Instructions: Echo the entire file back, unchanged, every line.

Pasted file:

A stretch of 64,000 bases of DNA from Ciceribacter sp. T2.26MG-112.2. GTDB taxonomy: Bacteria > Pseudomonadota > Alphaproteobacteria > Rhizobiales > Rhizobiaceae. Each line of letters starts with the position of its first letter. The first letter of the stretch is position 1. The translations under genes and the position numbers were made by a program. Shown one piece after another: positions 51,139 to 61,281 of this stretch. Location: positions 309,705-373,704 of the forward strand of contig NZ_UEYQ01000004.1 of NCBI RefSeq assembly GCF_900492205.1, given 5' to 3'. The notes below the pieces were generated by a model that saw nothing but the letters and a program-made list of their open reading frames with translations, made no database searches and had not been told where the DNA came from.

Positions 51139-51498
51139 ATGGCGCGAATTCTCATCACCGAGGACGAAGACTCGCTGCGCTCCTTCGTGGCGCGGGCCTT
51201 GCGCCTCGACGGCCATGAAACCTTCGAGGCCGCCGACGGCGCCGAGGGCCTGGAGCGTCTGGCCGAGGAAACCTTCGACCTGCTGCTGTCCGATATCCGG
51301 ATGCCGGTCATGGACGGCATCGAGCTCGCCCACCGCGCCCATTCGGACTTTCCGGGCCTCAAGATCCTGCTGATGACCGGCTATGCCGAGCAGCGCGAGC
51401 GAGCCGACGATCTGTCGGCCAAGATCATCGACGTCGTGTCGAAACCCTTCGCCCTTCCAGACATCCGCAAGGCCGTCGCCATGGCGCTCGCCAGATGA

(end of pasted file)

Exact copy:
A stretch of 64,000 bases of DNA from Ciceribacter sp. T2.26MG-112.2. GTDB taxonomy: Bacteria > Pseudomonadota > Alphaproteobacteria > Rhizobiales > Rhizobiaceae. Each line of letters starts with the position of its first letter. The first letter of the stretch is position 1. The translations under genes and the position numbers were made by a program. Shown one piece after another: positions 51,139 to 61,281 of this stretch. Location: positions 309,705-373,704 of the forward strand of contig NZ_UEYQ01000004.1 of NCBI RefSeq assembly GCF_900492205.1, given 5' to 3'. The notes below the pieces were generated by a model that saw nothing but the letters and a program-made list of their open reading frames with translations, made no database searches and had not been told where the DNA came from.

Positions 51139-51498
51139 ATGGCGCGAATTCTCATCACCGAGGACGAAGACTCGCTGCGCTCCTTCGTGGCGCGGGCCTT
51201 GCGCCTCGACGGCCATGAAACCTTCGAGGCCGCCGACGGCGCCGAGGGCCTGGAGCGTCTGGCCGAGGAAACCTTCGACCTGCTGCTGTCCGATATCCGG
51301 ATGCCGGTCATGGACGGCATCGAGCTCGCCCACCGCGCCCATTCGGACTTTCCGGGCCTCAAGATCCTGCTGATGACCGGCTATGCCGAGCAGCGCGAGC
51401 GAGCCGACGATCTGTCGGCCAAGATCATCGACGTCGTGTCGAAACCCTTCGCCCTTCCAGACATCCGCAAGGCCGTCGCCATGGCGCTCGCCAGATGA